It can take months and years to learn and apply all the mechanics of daily to annual operations. This aspect of management often eclipses what I find the most rewarding and fun part of my job: building and leading a team.
Management doesn’t have to involve people while leadership insists on having others. I compare my staff to that of a football team. Similar to coaching a team of athletes with specialized strengths and physical attributes from the 145 pound kicker to the 250 pound lineman, I am assigned a staff of individuals with different strengths of educational degrees and certifications, experiences, skills, and potential. It is up to the coach and leader to get to know and assess his team, help with sharpening skills, and then deploy whoever is best suited to the task. Although this exercise of knowing your team is time consuming and often the most challenging for managers, I find that this is time well spent for both my organization and my staff.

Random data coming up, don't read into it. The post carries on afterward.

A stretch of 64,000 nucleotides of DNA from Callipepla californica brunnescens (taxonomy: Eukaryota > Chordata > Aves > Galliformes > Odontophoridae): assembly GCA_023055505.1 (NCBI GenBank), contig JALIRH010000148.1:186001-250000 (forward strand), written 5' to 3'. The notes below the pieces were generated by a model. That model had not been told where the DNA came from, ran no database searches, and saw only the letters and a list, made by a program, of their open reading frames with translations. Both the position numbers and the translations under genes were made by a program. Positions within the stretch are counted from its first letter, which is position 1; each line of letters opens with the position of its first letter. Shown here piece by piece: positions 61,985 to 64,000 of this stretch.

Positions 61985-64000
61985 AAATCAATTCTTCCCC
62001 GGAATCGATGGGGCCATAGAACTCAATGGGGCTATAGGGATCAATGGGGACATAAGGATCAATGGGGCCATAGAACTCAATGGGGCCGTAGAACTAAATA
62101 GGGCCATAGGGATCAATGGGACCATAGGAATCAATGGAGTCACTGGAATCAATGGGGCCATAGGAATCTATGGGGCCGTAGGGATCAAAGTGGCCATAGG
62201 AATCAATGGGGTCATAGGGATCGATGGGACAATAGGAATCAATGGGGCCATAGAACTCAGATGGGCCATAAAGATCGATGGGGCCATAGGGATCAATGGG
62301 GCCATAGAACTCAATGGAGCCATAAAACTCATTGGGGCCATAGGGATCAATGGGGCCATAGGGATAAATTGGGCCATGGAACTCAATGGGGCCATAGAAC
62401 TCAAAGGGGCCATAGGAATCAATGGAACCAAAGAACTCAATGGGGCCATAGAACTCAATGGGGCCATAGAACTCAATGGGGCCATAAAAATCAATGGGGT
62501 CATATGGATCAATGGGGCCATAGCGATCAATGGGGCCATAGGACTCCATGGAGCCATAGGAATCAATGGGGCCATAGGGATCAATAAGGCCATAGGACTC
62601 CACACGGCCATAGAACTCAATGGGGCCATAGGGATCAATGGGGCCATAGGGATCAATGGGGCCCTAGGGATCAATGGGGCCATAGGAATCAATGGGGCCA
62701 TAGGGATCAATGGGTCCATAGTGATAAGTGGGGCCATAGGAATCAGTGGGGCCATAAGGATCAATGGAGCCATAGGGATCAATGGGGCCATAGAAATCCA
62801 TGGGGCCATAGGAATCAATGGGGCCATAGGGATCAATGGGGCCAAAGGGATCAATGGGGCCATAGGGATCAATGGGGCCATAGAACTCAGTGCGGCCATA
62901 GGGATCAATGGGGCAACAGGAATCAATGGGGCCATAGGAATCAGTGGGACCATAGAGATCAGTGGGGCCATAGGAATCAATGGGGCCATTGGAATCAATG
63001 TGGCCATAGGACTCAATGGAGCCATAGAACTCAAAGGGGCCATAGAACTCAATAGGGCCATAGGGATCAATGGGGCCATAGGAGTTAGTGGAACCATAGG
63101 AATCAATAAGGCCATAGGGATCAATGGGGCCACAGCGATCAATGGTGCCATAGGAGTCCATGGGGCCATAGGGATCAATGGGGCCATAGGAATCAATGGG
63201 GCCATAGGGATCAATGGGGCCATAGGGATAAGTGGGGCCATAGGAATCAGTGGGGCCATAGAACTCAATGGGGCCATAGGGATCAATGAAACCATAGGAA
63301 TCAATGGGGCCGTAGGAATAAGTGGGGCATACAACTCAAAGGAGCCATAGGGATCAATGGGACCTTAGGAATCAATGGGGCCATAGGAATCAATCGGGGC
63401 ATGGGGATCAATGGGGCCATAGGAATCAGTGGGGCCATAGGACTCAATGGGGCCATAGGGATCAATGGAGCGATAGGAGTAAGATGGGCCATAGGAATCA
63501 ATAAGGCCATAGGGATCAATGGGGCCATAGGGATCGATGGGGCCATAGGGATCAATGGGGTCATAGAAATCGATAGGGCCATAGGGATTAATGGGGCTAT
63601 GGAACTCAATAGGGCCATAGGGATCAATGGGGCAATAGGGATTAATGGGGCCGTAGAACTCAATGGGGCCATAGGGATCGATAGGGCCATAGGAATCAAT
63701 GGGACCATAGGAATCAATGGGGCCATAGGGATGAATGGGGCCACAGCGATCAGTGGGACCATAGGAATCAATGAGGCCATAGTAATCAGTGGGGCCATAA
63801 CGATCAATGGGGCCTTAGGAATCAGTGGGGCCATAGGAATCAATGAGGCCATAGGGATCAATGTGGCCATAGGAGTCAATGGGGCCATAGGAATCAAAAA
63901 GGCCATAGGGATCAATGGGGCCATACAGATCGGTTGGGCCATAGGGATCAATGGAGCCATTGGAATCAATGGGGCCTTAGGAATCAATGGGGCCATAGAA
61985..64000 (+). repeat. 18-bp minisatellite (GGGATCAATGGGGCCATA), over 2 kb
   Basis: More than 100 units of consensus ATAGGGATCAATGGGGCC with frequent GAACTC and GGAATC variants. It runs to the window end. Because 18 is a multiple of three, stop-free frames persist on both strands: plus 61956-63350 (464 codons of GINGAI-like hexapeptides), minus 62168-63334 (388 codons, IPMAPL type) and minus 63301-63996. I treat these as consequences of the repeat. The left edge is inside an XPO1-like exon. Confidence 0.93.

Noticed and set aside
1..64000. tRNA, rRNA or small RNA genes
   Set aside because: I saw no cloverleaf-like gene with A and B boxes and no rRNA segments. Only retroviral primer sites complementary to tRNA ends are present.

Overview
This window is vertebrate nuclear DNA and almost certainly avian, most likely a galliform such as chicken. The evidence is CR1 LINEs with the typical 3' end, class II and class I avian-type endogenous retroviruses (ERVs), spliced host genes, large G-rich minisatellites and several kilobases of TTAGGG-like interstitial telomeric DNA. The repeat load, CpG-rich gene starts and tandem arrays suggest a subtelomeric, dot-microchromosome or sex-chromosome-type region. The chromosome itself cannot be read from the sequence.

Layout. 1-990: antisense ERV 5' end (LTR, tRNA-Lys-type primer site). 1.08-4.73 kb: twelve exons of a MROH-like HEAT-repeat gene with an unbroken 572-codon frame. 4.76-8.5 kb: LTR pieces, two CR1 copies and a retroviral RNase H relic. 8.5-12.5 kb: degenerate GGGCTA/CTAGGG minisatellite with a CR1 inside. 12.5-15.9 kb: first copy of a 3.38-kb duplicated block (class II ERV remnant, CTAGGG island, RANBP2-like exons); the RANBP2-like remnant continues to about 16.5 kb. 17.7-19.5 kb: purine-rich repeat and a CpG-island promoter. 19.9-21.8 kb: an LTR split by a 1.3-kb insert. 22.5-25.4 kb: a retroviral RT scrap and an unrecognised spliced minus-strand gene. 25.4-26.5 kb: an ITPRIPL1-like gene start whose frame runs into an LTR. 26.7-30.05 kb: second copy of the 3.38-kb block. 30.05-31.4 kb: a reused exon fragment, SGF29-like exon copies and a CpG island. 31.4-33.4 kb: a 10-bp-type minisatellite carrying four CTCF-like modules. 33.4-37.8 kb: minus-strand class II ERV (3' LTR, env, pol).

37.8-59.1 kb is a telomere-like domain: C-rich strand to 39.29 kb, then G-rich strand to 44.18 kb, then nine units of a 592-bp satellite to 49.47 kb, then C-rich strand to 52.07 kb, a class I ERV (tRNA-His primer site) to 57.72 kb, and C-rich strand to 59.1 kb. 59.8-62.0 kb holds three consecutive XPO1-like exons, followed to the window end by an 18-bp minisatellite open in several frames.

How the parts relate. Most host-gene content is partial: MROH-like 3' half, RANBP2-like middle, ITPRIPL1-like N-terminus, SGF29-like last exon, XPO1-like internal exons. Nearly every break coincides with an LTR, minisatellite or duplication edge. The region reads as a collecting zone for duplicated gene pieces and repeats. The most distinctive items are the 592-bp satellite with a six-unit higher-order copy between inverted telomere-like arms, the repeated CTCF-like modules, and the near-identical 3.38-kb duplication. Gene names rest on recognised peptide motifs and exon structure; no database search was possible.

Leaders see the BIG picture and can identify the context for any and all directed efforts. Leaders do the research and begin to identify opportunities. Leaders look for the most capable staff with the appropriate skill set, educate them on the needs, and then set the goals for the work.
Communication and education to your staff is critical for successfully implementing a new program. Where some more entrepreneurial leaders fail is by not continuing to review and provide feedback on those more routine, yet still vital, staff efforts.
With success, the staff on their own will place the bar of performance high and then hold everyone else accountable to clear it. This is not too unlike a positive form of what Economic Behaviorists call cultural cognition or maybe this phenomenon is simply a carefully cultivated cultural norm. These unwritten expectations work both ways and my staff will give me notice when I’ve fallen short of their expectations.
The most pleasing pay-off for your efforts is to hear your words and your goals repeated back to you from your staff and to read the objective data supporting your well-honed premise brought to life by your team.